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Was William James Sidis the Smartest Man on Earth?

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The Logics

Was William James Sidis the Smartest Man on Earth?

William James Sidis 1914 - Public domain photograph originated from Wikimedia Commons and colored by Larry Gowdy

(PD) William James Sidis, 1914


Was William James Sidis the Smartest Man on Earth?

The World's Smartest Man?

Did William Sidis have an IQ of 250 to 300?

How did he score above the maximum for IQ tests?

Did his father believe that William was a genius?


Larry Neal Gowdy

Copyright©2008-2013 - Updated October 19, 2013



Related pages on The Logics website:

Boston Bombings Tied to William James Sidis

“Myths, Facts, Lies, and Humor About William James Sidis
— Part 1”

“Myths, Facts, Lies, and Humor About William James Sidis
— Part 2”

“Myths, Facts, Lies, and Humor About William James Sidis
— Part 3”

“Myths, Facts, Lies, and Humor About William James Sidis
— Part 4”

“Myths, Facts, Lies, and Humor About William James Sidis
— Part 5”

“Myths, Facts, and Lies About Prodigies
— A Historiography of William James Sidis.”

“William James Sidis - When a Prodigy is not a Prodigy”

“Type A and B Intelligence”

“Child Prodigy”

“IQ Questions and Answers”



Was William Sidis the smartest man on earth? The simple answer is I don't know and nobody ever can know. To date there still does not exist any substantiated evidence to support the claim that Sidis was the smartest man on earth, and without the evidence there can be no logical reason to entertain the idea. Nevertheless, there is evidence of how the myth was born and popularized.

In 1946, Abraham Sperling wrote “A Story of Genius,” an article that focused on the life of William Sidis.(1) In the article Sperling stated: “Helena Sidis told me that a few years before his death, her brother Bill took an intelligence test with a psychologist. His score was the very highest that had ever been obtained. In terms of I.Q., the psychologist related that the figure would be between 250 and 300. Late in life William Sidis took general intelligence tests for Civil Service positions in New York and Boston. His phenomenal ratings are matter of record.”(2) Sperling’s comments in the article appear to have predominately been based upon hearsay and popular beliefs of the time. Did the psychiatrist actually give an IQ test, or did the psychiatrist merely allude to Sidis’ civil service results as perhaps being the performance of an individual with an IQ of 250-300? Until the day that Sidis’ actual exam scores are made publicly available, it is not rational to form any belief about Sidis’ IQ that is based solely on Sperling’s comments.

Forty years later in 1986, Amy Wallace wrote the book The Prodigy: A Biography of William James Sidis, America's Greatest Child Prodigy.(3) On page 283 of The Prodigy it is stated: “Said Sperling… “In recent years, I have tested more than five thousand people. Of all the mentally superior individuals that I have seen, nobody begins to approach the intellect and perspicacity of William Sidis. According to my computations, he easily had an IQ between 250 and 300. …I have never heard of the existence of anybody with such an IQ. I would honestly say that he was the most prodigious intellect of our entire generation.””(4) Where or how did The Prodigy derive its version of Sperling's claim?

Sperling himself stated in 1946 that it was Helena that told him about the IQ score. According to The Prodigy, Sperling would have had to have given Sidis the IQ test before Sidis’ death in 1944. The two claims contradict, both appear to be based on hearsay, and neither claim can be accepted as evidence. If Sperling did give Sidis an IQ test, then why did Sperling not speak of it in A Story of Genius? If Sperling did not tell the truth about the test, then none of what he wrote can be trusted as factual, which also negates the 250-300 IQ claim for both Sperling and The Prodigy. If Sperling gave an accurate account of what he was told, then still his comments are invalid since they are based on hearsay.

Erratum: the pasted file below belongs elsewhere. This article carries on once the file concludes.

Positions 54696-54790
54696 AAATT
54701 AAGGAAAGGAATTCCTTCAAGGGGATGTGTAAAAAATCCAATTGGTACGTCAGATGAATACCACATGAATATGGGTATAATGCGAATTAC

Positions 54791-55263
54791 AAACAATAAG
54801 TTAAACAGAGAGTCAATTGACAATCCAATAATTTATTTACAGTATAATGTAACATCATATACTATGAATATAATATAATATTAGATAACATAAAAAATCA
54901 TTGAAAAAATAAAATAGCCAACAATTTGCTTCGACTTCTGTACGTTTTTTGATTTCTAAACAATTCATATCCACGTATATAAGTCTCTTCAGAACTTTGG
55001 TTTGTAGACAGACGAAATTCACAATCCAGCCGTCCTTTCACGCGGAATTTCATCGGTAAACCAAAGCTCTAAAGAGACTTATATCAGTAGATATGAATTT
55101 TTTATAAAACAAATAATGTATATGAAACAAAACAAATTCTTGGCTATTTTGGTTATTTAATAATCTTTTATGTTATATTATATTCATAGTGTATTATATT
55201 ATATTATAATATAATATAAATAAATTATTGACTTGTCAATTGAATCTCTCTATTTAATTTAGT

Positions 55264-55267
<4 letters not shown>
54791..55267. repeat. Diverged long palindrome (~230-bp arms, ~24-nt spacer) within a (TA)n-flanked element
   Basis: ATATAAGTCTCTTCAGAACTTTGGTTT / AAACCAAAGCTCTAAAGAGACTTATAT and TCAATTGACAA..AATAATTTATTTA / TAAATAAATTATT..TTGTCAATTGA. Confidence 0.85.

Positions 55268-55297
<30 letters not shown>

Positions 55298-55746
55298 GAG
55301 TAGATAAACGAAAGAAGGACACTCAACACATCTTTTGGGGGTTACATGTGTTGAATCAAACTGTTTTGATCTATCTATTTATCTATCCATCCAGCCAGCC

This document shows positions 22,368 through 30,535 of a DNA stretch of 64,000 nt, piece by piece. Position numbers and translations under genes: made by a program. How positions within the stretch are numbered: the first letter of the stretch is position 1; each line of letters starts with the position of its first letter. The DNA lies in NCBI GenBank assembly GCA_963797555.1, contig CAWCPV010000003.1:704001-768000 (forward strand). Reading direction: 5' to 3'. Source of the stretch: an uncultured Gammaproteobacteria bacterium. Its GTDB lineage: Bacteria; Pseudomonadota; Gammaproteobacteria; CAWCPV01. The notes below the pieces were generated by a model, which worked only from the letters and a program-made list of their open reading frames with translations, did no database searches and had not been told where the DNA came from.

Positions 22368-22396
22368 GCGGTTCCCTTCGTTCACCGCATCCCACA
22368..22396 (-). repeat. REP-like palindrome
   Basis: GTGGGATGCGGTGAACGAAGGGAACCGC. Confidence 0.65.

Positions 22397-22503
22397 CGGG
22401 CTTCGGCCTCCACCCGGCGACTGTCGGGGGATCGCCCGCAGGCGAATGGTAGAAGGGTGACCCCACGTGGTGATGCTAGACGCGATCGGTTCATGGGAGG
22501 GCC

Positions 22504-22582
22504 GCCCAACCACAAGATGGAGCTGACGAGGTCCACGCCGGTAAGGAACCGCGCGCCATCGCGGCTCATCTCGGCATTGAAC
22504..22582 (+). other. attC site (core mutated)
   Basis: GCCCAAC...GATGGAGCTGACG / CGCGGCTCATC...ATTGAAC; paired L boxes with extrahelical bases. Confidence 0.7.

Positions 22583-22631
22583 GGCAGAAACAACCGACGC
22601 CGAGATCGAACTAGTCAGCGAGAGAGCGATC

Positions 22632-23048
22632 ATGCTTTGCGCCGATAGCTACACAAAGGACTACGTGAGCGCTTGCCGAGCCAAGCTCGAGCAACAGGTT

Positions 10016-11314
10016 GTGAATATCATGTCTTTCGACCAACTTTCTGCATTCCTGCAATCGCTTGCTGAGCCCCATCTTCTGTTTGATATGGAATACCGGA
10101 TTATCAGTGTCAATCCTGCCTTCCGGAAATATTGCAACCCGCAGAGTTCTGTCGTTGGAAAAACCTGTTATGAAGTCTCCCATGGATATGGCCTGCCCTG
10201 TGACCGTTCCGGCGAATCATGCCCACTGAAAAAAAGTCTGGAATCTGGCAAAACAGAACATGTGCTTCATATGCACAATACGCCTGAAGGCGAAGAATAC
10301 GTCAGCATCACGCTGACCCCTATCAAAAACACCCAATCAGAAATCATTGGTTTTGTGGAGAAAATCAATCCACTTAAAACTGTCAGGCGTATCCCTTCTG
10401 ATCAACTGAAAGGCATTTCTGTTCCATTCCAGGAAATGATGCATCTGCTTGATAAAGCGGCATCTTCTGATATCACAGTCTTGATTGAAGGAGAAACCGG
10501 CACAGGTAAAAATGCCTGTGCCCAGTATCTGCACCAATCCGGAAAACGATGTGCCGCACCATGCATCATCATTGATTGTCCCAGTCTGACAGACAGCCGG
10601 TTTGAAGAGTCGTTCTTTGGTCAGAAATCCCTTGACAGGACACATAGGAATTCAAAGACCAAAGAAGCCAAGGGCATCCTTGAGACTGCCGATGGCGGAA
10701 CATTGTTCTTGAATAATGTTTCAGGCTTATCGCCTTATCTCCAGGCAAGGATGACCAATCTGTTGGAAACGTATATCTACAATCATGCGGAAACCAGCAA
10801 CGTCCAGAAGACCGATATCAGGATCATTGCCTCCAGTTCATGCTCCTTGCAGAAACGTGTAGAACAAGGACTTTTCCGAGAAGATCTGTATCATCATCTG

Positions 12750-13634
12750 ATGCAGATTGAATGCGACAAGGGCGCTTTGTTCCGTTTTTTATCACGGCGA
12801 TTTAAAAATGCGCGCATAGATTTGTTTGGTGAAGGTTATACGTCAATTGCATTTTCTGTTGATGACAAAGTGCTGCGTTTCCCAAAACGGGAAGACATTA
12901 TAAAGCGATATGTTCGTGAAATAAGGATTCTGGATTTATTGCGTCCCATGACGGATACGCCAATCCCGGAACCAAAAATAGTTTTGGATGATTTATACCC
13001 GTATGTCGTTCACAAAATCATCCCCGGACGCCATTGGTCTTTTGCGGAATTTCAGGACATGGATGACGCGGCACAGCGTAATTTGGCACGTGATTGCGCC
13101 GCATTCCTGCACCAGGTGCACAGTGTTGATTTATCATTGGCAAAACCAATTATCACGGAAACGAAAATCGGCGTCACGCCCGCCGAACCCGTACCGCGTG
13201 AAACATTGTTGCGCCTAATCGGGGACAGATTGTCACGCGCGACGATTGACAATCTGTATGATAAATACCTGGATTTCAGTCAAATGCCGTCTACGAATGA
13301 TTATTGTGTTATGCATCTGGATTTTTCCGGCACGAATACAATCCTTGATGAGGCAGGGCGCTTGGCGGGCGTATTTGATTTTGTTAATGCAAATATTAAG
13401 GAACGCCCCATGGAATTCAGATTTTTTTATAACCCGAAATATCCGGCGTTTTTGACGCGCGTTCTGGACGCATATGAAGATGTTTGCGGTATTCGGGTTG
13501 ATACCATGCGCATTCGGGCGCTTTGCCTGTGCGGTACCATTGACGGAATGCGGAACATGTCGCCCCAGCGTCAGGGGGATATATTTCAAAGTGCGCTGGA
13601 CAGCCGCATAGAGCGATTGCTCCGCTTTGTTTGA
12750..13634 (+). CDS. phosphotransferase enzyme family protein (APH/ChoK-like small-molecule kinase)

Additional difficulties are found in how Helena Sidis was portrayed to have possibly had a tendency to exaggerate. William Sidis’ mother, Sarah Sidis, wrote in The Sidis Story: “He was not alone in this ability. Although his unleashed power enabled him to gain a workable knowledge of 25 languages, his father, Boris Sidis, was fluent in 50. After a little practice, either could master a new tongue within a week.”(5) On page 182 of The Prodigy it is claimed: “…and given William’s near perfect command of hundreds of languages and dialects.”(6) On page 126 of The Prodigy it is claimed: “William could learn a language in a day. According to Helena, “Billy knew all the languages in the world, while my father only knew twenty-seven. I wonder if there were any Billy didn’t know.””(7) Sarah Sidis is known to have had a tendency to exaggerate stories about the Sidis family, and so The Sidis Story cannot be trusted as being an accurate source of information. The Prodigy voiced the improbable claim that William Sidis could learn a language in one day, and when combined with the high quantity of other errors throughout the book, The Prodigy itself is found to have exaggerated its claims about William Sidis. The subtitle of the book itself, A Biography of William James Sidis, America's Greatest Child Prodigy, is a sensationalized claim of a thing that is not supported by evidence. The claim of Helena Sidis’, that William Sidis knew all the languages of the world, is of course an incorrect claim since it is quite impossible for anyone to live long enough to learn all world languages. If the alleged quote of Helena Sidis’ was correctly quoted, and it was not another invention by The Prodigy, then Helena Sidis was prone to exaggerate, and if Helena Sidis was Sperling’s sole source of information about William Sidis’ IQ, then there is reason to question the veracity of Helena Sidis' claim.